Knowing nothing of such real-world issues as love, other than what she had read in books, Julia accepted his offer. Soon she became pregnant; perhaps Lent was trying to have two freaks for the price of one. Julia went into labor in Moscow on March 20, 1860, accompanied by three doctors. The difficult delivery, complicated by Julia's tiny stature, caused irreparable injuries to both mother and child. Wounded by the doctors' forceps, Julia developed peritonitis. Theodore Lent, Jr., who was covered in black hair just like his mother, began to suffocate soon after birth and, despite the doctors' best efforts to revive him, clung to life for just three days. Julia died after five days, on March 25. Her last words, according to author Jan Bondeson: "I die happy, knowing I have been loved for my own sake." (Frederick Drimmer, in his 1973 book Very Special People, relates that she said the "he loves me for my own sake" line on the morning of her marriage, to dispel malicious rumors to the contrary.)

The loss of his wife and son was only a temporary setback for the scheming Lent, however. He began searching for a mortician to embalm the bodies of Julia and Theodore, Jr., for future display, and soon learned of a Professor Sokoloff, right there in Moscow, who was said to be the greatest embalmer in the world. So well-preserved were Sokoloff's corpses that they looked like wax dummies rather than real, dead humans. It was said that Sokoloff used a special secret formula that prevented withering of the flesh; however, the truth was that he simply stuffed the bodies, like hunting trophies, and was exceptionally good at hiding the seams.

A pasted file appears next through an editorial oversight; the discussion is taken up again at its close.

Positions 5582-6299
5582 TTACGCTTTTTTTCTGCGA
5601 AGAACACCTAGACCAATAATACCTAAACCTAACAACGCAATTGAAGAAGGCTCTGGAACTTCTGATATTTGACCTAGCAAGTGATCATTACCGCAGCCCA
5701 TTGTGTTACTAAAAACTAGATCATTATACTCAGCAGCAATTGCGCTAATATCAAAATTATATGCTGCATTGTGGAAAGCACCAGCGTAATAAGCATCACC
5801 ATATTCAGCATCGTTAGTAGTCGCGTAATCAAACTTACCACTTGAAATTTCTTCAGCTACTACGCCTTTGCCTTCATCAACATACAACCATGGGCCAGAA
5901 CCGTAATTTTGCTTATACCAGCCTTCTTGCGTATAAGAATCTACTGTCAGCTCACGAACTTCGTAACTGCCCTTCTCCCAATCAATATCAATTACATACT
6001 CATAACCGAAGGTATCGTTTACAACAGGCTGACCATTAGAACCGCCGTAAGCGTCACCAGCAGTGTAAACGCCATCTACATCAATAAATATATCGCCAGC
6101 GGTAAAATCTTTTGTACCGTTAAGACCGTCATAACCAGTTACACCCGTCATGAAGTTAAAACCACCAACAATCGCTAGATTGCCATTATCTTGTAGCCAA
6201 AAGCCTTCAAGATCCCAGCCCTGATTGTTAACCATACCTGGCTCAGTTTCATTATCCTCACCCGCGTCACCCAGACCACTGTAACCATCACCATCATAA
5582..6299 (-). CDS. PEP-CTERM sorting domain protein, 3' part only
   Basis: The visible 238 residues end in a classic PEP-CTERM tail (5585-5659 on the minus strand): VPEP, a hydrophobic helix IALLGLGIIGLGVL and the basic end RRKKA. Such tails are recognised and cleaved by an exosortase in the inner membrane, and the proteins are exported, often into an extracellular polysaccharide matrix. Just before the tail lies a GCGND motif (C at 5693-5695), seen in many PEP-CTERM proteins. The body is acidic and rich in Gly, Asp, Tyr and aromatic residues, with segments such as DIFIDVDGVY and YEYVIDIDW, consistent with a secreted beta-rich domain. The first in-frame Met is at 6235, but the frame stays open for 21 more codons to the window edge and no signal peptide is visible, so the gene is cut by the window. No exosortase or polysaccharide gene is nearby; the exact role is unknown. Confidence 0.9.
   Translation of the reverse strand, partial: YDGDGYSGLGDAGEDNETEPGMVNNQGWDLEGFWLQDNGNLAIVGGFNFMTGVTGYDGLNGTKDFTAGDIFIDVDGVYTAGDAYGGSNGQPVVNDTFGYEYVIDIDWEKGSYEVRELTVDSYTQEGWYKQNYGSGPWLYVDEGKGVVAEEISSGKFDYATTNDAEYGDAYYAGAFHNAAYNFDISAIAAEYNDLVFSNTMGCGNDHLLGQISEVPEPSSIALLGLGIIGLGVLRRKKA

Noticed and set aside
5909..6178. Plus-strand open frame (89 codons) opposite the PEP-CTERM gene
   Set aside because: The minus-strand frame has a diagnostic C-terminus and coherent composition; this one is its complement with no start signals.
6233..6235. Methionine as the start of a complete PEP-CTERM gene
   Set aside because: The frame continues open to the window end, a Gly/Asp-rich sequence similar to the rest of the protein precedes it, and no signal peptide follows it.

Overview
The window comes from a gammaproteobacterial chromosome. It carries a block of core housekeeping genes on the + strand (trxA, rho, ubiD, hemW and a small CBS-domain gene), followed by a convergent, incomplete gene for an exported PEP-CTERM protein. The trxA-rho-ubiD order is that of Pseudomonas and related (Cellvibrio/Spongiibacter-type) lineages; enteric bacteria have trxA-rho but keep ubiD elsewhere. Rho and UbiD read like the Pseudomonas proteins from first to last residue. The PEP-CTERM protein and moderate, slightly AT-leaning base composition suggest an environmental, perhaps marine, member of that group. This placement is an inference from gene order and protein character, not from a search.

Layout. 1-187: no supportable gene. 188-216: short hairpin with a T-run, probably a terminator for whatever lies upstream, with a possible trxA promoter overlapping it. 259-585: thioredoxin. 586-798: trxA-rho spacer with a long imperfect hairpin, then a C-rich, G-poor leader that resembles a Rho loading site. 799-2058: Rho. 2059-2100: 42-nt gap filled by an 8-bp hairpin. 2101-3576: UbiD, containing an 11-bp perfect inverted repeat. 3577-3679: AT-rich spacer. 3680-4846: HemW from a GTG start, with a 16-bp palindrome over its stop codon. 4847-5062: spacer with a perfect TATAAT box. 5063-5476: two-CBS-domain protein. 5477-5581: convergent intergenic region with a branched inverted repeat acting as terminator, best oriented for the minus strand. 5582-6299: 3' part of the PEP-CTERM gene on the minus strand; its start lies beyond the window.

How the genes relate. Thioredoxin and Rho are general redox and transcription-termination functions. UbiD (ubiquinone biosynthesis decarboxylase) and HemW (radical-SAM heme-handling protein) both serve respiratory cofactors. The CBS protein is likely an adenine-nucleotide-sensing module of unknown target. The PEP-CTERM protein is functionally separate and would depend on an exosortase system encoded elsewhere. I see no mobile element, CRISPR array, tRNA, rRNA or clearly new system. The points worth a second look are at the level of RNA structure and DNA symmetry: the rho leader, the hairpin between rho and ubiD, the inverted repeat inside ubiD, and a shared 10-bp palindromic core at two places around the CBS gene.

Dressed in one of her finest Spanish dresses, Julia Pastrana was soon on tour again, with Theodore, Jr., at her side, wearing a miniature sailor suit and mounted on a pedestal. An English naturalist named Buckland, who examined the stuffed corpses, wrote, "There was no unpleasantness, or disagreeable concomitant, about the figure; it was almost difficult to imagine that the mummy was really that of a human being, and not an artificial model."

Throughout the 1870s the two hairy corpses continued to earn considerable income for Lent. Then, around 1880, he added an extra attraction to his show: a second, living bearded lady. This newcomer was Marie Bartels, a native of Karlsbad, Germany, but Lent rechristened her Zenora Pastrana, sister of the famous Julia Pastrana. Marie was approached by Lent when she was eighteen years old, and wooed with candies and promises of world travel in exchange for her hand in marriage. The bearded girl agreed. Lent taught his new wife to ride bareback for their show. And, far from being horrified by appearing onstage with her dead "sister" and "nephew", Zenora preferred it to appearing without them – at least this way, people would know she and Julia were not the same person.

Lent began suffering from spells of dementia not long after his marriage to Zenora. One eyewitness saw him tear up money and throw it into the River Neva in St. Petersburg – surely an act of an irrational man. In 1884 he died of "brain disease" (likely syphilis). Zenora remarried and lived until at least 1900.